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Report: US Not Earthquake-Ready

Workers attempt to repair power lines at the Fukushima Daiichi Nuclear Power Plant in Tomioka, Japan, March 24, 2011
Workers attempt to repair power lines at the Fukushima Daiichi Nuclear Power Plant in Tomioka, Japan, March 24, 2011

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Mike O'Sullivan

The United States has not suffered a devastating earthquake for more than 100 years, and a new report says Americans wrongly believe they are earthquake-ready.  The report from the National Research Council, an advisory body to the U.S. government, says recent events have revealed vulnerabilities.

The study's authors say Hurricane Katrina, which devastated New Orleans and the U.S. Gulf Coast in 2005, showed the United States is not resilient enough to bounce back quickly from a major natural disaster in an urban area.  

The study, which was compiled by a dozen seismic experts, says earthquakes in the United States have been moderate to strong in recent decades, or have occurred in sparsely populated areas.  The panel cited a recent earthquake exercise in Los Angeles, which showed that a magnitude 7.8 quake would result in staggering losses.

Most of the report was written prior to Japan's March 11 earthquake of magnitude nine, but panel chair Robert Hamilton says events there show how one problem can trigger another.

"In Japan, the earthquake triggered a tsunami and the tsunami knocked out the power, and the power being out made the nuclear reactor vulnerable," noted Hamilton.  "And so a lot of times, when people plan for these events, they do not anticipate a compound event made up of cascading problems that build up."

The report recommends an 18-point plan for implementing the U.S. Strategic Earthquake Hazards Reduction Program, which was established by Congress in 1977.  The report calls for better public education, creating short-term forecasting and early warning systems, improving building design for earthquake resilience and devising better techniques to retrofit old  buildings.  It also calls for enhanced earthquake simulations and evaluation of critical infrastructure, including electricity, highways and water systems.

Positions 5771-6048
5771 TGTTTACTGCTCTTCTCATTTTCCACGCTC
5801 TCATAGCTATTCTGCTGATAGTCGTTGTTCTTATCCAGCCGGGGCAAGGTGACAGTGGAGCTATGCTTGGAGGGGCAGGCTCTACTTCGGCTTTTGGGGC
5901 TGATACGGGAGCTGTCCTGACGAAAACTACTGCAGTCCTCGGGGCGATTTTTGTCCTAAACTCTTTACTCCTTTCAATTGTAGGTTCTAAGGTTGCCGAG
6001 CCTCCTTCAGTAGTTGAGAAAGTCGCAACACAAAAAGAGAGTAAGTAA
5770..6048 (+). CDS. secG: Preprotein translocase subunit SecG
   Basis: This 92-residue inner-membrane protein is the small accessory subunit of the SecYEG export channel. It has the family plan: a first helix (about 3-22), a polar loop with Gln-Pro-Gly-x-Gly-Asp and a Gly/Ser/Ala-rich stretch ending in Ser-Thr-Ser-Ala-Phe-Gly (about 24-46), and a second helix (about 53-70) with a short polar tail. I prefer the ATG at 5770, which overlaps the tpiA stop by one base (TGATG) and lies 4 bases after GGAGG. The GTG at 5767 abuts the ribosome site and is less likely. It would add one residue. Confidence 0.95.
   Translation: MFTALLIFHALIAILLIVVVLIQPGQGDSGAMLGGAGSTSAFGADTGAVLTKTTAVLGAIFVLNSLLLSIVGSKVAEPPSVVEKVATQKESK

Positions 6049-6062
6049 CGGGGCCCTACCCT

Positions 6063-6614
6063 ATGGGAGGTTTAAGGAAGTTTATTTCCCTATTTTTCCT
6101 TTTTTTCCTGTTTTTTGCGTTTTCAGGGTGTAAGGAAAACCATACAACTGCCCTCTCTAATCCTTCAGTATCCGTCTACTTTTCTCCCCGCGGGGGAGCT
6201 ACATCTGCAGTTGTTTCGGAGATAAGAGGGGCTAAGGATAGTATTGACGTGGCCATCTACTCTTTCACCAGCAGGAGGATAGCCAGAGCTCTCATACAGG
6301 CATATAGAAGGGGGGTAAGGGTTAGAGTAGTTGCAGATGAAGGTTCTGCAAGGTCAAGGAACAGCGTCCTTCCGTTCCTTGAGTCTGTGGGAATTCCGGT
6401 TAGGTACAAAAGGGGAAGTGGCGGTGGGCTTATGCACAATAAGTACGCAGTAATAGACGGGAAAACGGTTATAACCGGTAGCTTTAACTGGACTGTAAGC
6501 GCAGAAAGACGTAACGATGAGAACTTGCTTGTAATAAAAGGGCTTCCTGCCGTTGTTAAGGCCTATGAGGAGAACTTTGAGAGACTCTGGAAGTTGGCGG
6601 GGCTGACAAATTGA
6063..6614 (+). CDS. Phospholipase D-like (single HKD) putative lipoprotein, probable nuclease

Chairman Hamilton says the nation also needs to expand its focus beyond earthquake-prone states like California.

"For example, in the central Mississippi Valley area, there were three magnitude-eight earthquakes in 1811 and 1812," added Hamilton.  "And there has not been a high level of activity ever since then.  So there is a real complacency about addressing the earthquake threat in that area, and there are just a lot of vulnerable buildings."

He says parts of the eastern United States are also vulnerable.  For example, Hamilton says in the United States, building codes and land-use plans are implemented and enforced at the local level, and local communities are reluctant to spend on a problem that occurs every one or two centuries.

"They have a lot of other things to worry about, and money is scarce and it is hard to convince people that they should put money into something that may not happen in their lifetime," Hamilton explained.  "But still, the vulnerability exists."

Seismic experts say history teaches us to expect the unexpected.

The committee's proposals span 20 years.  The report notes some measures are being implemented already, and it recommends the United States spend $300 million per year during the next five years to become more earthquake-resilient.

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